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Long Term Debt Finance

Where possible, a business should match the maturity and repayment schedule of its debt with the cash flow patterns of its investments that are being financed through debt. For investments of a medium-to-longer-term nature, the debt should be of a similar term. There are numerous arrangements and instruments of medium-to-longer-term debt. Such debt may be intermediated finance provided by financial institutions, or it may be direct finance obtained from either the domestic or international capital markets.

The simplest form is the term loan facility, available through banks and money market corporations. The structures and terms of the loans vary considerably. The loans may have interest-only repayment schedules, with the principal repaid in full at maturity; they may be credit foncier loans (amortised); or they may be loans with reduced-payment or deferred-payment schedules for the first year or two of the loan. During the term of the loan, the interest rate will be periodically reset in relation to changes in a specified reference rate.

A feature common to merchant bank loans is the inclusions of a bill option clause, which has the effect of converting the funded loan into a liquid asset. A term loan lender will often seek to protect its total financial risk exposure to a borrower by including debt covenants in the loan contract. These restrict the business and financial activities of the borrower.

Another form of loan is one that is secured by the lender (the mortgagee) taking a mortgage over the property being acquired by the borrower (the mortgagor). The introduction of mortgagor insurance, the development of the secondary mortgage market and the significant increase in the securitisation of mortgage-backed assets has encouraged the availability of mortgage finance.

The issuance of mortgage-backed securities or other asset-backed securities, through the process of securitisation, is a form of finance whereby a special-purpose vehicle (SPV) to support the issuance of negotiable securities. The trustee of the SPV issues securities, such as bonds or commercial paper, to institutional investors, and thus generate the finance required to purchase the assets from the originator.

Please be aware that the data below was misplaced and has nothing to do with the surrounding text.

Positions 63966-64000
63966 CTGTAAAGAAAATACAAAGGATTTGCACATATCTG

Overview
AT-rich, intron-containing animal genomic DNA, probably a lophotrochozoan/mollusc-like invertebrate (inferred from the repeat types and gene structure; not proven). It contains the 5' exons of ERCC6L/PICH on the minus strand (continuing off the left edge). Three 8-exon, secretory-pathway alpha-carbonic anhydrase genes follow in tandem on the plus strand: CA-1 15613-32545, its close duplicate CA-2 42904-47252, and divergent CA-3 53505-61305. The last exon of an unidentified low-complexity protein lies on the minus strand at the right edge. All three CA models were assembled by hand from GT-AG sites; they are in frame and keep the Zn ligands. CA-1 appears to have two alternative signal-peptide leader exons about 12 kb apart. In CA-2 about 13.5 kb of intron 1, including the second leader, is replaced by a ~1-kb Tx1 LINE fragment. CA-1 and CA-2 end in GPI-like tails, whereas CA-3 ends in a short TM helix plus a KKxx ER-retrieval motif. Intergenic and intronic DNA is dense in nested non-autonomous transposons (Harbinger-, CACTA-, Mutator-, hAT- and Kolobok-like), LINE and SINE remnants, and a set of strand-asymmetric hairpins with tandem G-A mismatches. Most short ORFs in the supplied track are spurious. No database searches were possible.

The corporate bond market has experienced a dramatic upsurge in prominence. The instruments issued in the market include debentures, unsecured notes, and subordinated debt. Each of the instruments has in common a contract, between the borrower and the lender, that specifies that the lender will receive regular specified interest payments during the life of the loan, and that the instrument will be redeemed at face value on maturity. The distinction between the instruments is primarily on the basis of the security offered to the borrower. A further distinction is the instruments’ ranking in a claim on the assets of the borrower in the event of the failure of the business. Certain types of subordinated debt issued by banks are deemed to be equity for the purposes of calculating a bank’s capital adequacy.

Lease finance has grown in importance as a form of longer-term finance, and the main providers have been finance companies and banks. The various types of leases can be distinguished on the basis of the term of the lease contract, and on the basis of which party bears the risk of obsolescence of the leased asset at the end of the agreement. Operating leases tend to be relatively short-term arrangements, at the end of which the possession of the leased asset reverts to the lessor. Finance leases, whether direct or leveraged, are generally longer-term relationships, and normally, at the end of the agreement, the lessee obtains ownership of the asset. The latter feature transfers the residual of obsolescence risk from the lessor to the lessee. From the lessor’s point of view, on of the key components of its return from the lease arrangement is the tax deductions associated with the arrangement. These are derived from the lessor’s ownership of the asset (depreciation) and, in the case of leveraged leases, from the tax deductions that the lessor receives for the interest payments made to the debt parties to the arrangement.

The most complex form of long-term finance is project finance. One major distinction between project finance and other forms of long-term finance is that lenders assess their investment in terms of the prospective cash flows of the project that is to be funded. Lenders have only limited recourse to the cash flows and assets of the project sponsors, and that the recourse ceases once the project reaches completion. Given the significance of the completion date, project finance documentation is most specific in its definition of the events that constitute completion. Typically, in project finance a project company is formed as a legal entity, which is separate from the existing businesses of the sponsors. The sponsors may contribute as little as 25% of the total capital of the project company. Syndicated lenders provide the rest of the funding in the form of debt. In addition to the sponsors and debt parties, there is a large group of participants whoa re employed because of their experience in law, accounting, finance, engineering, and project evaluation and management.

The final form of longer-term debt introduced in the chapter is the direct credit substitute, in particular, the stand by letter of credit, and guarantees. These instruments are an undertaking by a financial institution to meet certain financial obligations of their clients. Under the current capital adequacy guidelines, such commitments are to be supported by the appropriate amount of capital. The capital requirement has added to the cost of providing the commitment.